Serve the LORD with gladness; Come before His presence with singing.
-Psalm 100: 2
For me, there’s nothing that connects me to God the way music and singing does – worshipping God through song. My spirit is renewed through praising God – closing my eyes, focusing on the awesomeness of God, and singing about it. What does that for you?
Here’s a song to help bring you into God’s presence in a special way – the only place I find peace and joy – as we reach the middle of the week. Bethel’s version of ‘I Love Your Presence’:
God grant me the serenity
to accept the things I cannot change;
courage to change the things I can;
and wisdom to know the difference.
Living one day at a time;
Enjoying one moment at a time;
Accepting hardships as the pathway to peace;
Taking, as He did, this sinful world
as it is, not as I would have it;
Trusting that He will make all things right
if I surrender to His Will;
That I may be reasonably happy in this life
and supremely happy with Him
Forever in the next.
I’m convinced that a lot of the things that make us anxious and stress us out are not our responsibility – they’re not for us to worry about. Speaking as someone who sometimes cares too much, who’s concerned about how things affect others, more than how they affect myself, I can easily drive myself crazy over things that I don’t need to be worrying about. We often want to control things that are either not ours to control or that we plain can’t control – a lot of us have control issues of one sort or another. We’re more often than not called to focus on the little things, but we want to change the big things. We underestimate the affect being faithful in little things has; the impact that changing our own attitudes has on our surroundings.
Yet, it is a balance. Concern over circumstances can be a sign of caring deeply. Believe me, I’m all in favor of mourning with those who mourn and rejoicing with those who rejoice, and experiencing righteous indignation over injustice; but that’s not what I’m talking about. Over and above caring for others, we’re called to worry and care for ourselves (not in an arrogant or narcissistic way!), for that is the only way we can be effective in anything we do, including being of any good to others. We’re also called to submit to one another and to be respectful of the positions God has placed each of us in, without overstepping into others’ roles.
Over the years I’ve become more and more fond of the Serenity Prayer. It speaks a profound truth about surrendering things to God – something I personally sometimes have difficulty with. I think many of us do. Make this prayer a part of your life as well, as we navigate this life where achieving balance is very difficult, and keeping things in tension is often important.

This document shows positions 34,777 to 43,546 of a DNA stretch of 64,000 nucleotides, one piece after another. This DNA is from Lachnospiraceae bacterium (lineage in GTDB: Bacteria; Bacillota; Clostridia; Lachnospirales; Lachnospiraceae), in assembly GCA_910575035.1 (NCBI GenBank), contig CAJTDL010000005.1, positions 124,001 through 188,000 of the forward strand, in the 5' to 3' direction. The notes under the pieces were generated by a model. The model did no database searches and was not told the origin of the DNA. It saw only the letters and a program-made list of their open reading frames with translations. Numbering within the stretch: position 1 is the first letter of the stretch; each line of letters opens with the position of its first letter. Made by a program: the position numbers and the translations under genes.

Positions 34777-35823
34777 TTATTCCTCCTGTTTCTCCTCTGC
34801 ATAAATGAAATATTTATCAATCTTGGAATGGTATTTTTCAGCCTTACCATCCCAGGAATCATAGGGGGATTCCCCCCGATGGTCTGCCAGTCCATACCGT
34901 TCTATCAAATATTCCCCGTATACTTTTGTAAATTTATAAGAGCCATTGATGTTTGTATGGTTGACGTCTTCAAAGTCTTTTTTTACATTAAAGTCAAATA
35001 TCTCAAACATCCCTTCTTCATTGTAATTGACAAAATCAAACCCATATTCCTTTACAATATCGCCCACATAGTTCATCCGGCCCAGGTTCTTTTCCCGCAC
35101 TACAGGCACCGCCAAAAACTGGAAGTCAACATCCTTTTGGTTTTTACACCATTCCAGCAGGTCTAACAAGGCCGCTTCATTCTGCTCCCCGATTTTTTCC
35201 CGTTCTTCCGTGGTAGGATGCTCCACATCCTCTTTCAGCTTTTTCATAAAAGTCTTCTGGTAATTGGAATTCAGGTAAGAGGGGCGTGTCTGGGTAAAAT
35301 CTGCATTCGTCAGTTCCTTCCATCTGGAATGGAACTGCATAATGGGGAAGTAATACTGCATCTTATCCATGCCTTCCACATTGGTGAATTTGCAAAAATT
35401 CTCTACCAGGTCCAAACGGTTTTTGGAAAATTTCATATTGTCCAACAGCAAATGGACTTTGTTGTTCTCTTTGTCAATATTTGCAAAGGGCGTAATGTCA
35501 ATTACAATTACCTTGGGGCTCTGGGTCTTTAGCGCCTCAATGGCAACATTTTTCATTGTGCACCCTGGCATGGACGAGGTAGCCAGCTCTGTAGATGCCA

Be strong and courageous; do not be frightened or dismayed, for the Lord your God is with you wherever you go.” -Joshua 1:9
My Mom has recited this verse of Scripture to me during stressful situations over the years, but like a normal daughter, I haven’t paid all that much attention to the wisdom of Mom. I have experienced my fair measure of fear throughout the years – more than is normal or healthy. During some of my teenage years a lot of my thoughts were consumed by fear and worry, as I suffered from anxiety. Although I have, thanks be to God, overcome a lot of that, I would be dishonest if I said that I did not fear, even today. Fear is something that humans hold in common. We fear being alone, being judged, not being good enough, and we fear failure, losing loved ones, and all sorts of other general and more specific fears.
Here’s what I’ve discovered about fear: it’s not whether you have it or not, but whether you let it paralyze you or not. For example, the death-fear of failure will result in nothing new or worthwhile. Recently I heard Pastor Bill Hybels, of the well-known Willow Creek Community Church, speak on how during every new and big endeavor presented to him he is literally brought to his knees in fear – fear of repercussions, of what people would say, of what would happen if it failed, etc. – and that he recites Joshua 1:9 as a prayer. Perhaps it’s because misery loves company, but I loved hearing him say that. One of today’s most most successful leaders’ knees shake too! This means that courage really is doing something that frightens you, it’s not about doing scary things that don’t frighten you.
So, what’s my point? Just like God commanded Joshua to be courageous, we too are called to be courageous. Our faith calls us to be courageous. In the midst of fear and doubts, of challenging, desperate-looking situations, God calls us to be strong and courageous. We’re actually not called to be comfortable, we’re called to be uncomfortable, mostly because courage is never comfortable. Thankfully, there’s the second part of the verse: for the Lord your God is with you wherever you go. God does not call us to confront scary life alone, but promises to be present in the midst of it; and as with Joshua, and as seen throughout the rest of scripture, God also provides other tangible people to be present with us during parts of our most frightening times. This is one of the things I love most about God – God is present (whether we realize it or not) with us, especially in our most difficult moments. Go figure – Mom was right!
I don’t know what this call to be courageous looks like for you right now. For me, it’s looking like a lot of things – it’s looking like leading in a brand new setting, and allowing myself to dream dreams and cast visions; it looks like being patient, listening, and being vulnerable, to name a few. It looks like me being on my knees praying for courage, trusting that God will come through on his promise. What does it look like for you? I’ll leave you with a song…
Oh, my God, He will not delay My refuge and strength always I will not fear, His promise is true My God will come through always, always